Mike, My Arabian Horse


On the road to Petra from the Dead Sea, with the shocked French lady still in my mind, I passed through Jordan’s rocky and scarce arable land.  Olive trees spotted the deep valleys. We stopped at a scenic overview near Shobak to take pictures. To get the desired background, I stood so close to a ravine that my friends yelled “John, don’t, you’ll fall!” It surely looked like that on the picture:

JS in Jordan

Arriving in Petra, I quickly checked into the Moewenpick Hotel and walked to the prehistoric Petra site. On the dusty access road, a stunningly beautiful black Arabian horse said “hello” to me. As I am from a family of horseback riders and breeders, I patted the horse and a voice said, “I’m Mike”. A Bedouin boy, wearing a large black cape and red-check keffiyeh came from behind it. It was he who’d had spoken for the horse. Ahmed was his name. His English was minimal and I don’t know Arabic, but he understood my instant silly desire to ride Mike and we agreed on a price in Jordanian Dinars.

Before seeing Petra, I wanted to mount the rocky mountains and see it from above to have some oversight. Climbing the rocks would not be easy, but Ahmed said Mike did that all the time, so I shouldn’t have any problems. This, I should not have done. Midway uphill, the saddle began to shift because the horse’s girth underneath his belly wasn’t tightened enough. With my weight leaning left, Mike could not keep his balance while climbing the rocks and fell on his side, with me lying half under him. Doing this on a 45 degree angle, with hard rocks poking in my left and heavy Mike scurrying his legs in the air on my right, was not an ideal position. Ahmed had stumbled up the hill behind us and reached Mike to help him back on his hoofs. I also struggled back up, dusted off my pants, thinking hard about how to mount a horse on a 45 degree angle. I helped Ahmed fix the girth, looked for a big rock to stand on, and pulled Mike uphill to the rock, and climbed on it to get back in the saddle. I’m still not sure how, but we made it to the top. From there I had a splendid view of the conglomerate of rocks with holes carved into it, where the inhabitants, the Nabateans, used to live.


JS in Petra_crop 3 Living Quarters

A women dressed in black garb offered me a welcome warm tea cooked on a stove in a hole in the rocks where she lived with her family. I could not take her picture as “her husband would kill her if I did.”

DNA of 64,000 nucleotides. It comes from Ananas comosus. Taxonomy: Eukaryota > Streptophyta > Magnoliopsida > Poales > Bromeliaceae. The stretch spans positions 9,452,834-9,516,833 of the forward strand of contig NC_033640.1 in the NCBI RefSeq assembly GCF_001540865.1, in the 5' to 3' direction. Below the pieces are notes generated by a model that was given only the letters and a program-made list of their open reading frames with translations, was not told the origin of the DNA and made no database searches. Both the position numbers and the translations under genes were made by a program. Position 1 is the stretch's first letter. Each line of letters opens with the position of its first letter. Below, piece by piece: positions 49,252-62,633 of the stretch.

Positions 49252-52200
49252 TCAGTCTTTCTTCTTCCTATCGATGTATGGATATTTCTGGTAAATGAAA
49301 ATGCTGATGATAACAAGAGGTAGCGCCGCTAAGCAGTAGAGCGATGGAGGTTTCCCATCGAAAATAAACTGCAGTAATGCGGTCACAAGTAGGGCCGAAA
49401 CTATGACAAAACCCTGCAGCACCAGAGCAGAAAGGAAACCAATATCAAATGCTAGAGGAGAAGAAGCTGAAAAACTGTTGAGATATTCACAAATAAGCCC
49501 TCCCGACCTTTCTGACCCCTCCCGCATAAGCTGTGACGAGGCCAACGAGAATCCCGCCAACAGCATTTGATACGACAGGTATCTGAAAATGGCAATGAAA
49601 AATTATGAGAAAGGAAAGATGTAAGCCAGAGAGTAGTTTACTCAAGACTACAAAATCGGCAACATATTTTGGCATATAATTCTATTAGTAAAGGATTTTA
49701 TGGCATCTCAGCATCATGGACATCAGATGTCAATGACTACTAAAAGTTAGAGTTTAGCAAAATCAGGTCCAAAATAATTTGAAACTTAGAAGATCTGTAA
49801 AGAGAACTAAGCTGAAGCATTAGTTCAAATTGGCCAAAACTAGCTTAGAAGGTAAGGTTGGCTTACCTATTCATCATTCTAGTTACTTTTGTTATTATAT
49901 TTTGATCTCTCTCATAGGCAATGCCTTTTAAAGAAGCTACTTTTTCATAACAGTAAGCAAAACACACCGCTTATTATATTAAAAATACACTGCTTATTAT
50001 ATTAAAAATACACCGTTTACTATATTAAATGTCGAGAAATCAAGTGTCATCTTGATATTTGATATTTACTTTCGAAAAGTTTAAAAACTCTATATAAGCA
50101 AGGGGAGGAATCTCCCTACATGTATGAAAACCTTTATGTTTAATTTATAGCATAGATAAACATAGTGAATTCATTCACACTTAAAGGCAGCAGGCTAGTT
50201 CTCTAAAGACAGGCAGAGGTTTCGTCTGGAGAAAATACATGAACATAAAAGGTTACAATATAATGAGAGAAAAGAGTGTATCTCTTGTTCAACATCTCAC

As I had lost time with the horse ride, it became clear I could not see Petra that same day. We took Mike down the hill, and I galloped to the exit – like the Bedouin riders did – eyed after in awe by tourists – with Ahmed hollering loudly behind me, jumped off and gave Mike a big pat on the neck. I had to get my suitcase out of the car before my friends drove off to Aqaba at the Red Sea where they had a retreat and I was not needed. I barely made it, as the car was about to leave.

The next day I visited Petra starting early in the morning. It was one of the most inspiring historical sites I have ever seen. The Nabatean society, which inhabited this area between the 3rd and 1st centuries B.C. must have been a class by themselves. They excavated their buildings, temples, tombs and living quarters from the rocks that remained their natural protection and obtained water from sources through elaborate supply systems that are still in tact today.

This space is too limited to show many pictures but a small selection follows.


Treasury 2The “Treasury”

Treasury Square 3The ” Treasury Square”

herder playing fluteHerder playing his flute

Next time: driving ahead of a sand storm.


Add yours
  1. 1
    Ala H. Al-Kazzaz

    Dear John
    Magnificent description of the experience. Every time I’m in Jordan, I used to arrange for visiting Al-Petra area. I have noticed that there are signs of four civilizations: Islamic, Pharaoh, Roman and Nabatean. You must have recognized that from the sculptures in the rocky structure.
    I’ve had great time reading your story. You should have invited the French woman !!

    • 2

      Ala: I could have written and shown a lot more about Petra. The saddest thing I found was that that magnificent civilization just withered away, because the trade routes changed and the Romans came in destroying them. I’m afraid the French woman was still having her Dead Sea mud baths and what would I have done with her on the back of my saddle….

  2. 3
    Dan Dwyer

    Really enjoyed your description of a place I will unlikely get to see. I though it was fascinating and rather serendipitous that you could see so much of the world on the World’s dime. Well, I guess someone’s got to do it.

    • 4

      Dan: thanks for your positive comments. Yes, I had to travel a lot and saw many things. Too bad we didn’t have Iphones for pics those days, as running around with a camera as an official was not customary.

  3. 5

    The theme of the blog is a picture I took at the Dead Sea in Jordan. So the blog theme was mine. The theme was constructed on Wordrpess.com and served by outstandingSETUP.COM. You may need to get a website domain from Bluehost.com. The website was developed by http://www.dalitopia.com. Thanks for your comments. John SChwartz

Leave a Reply

This site uses Akismet to reduce spam. Learn how your comment data is processed.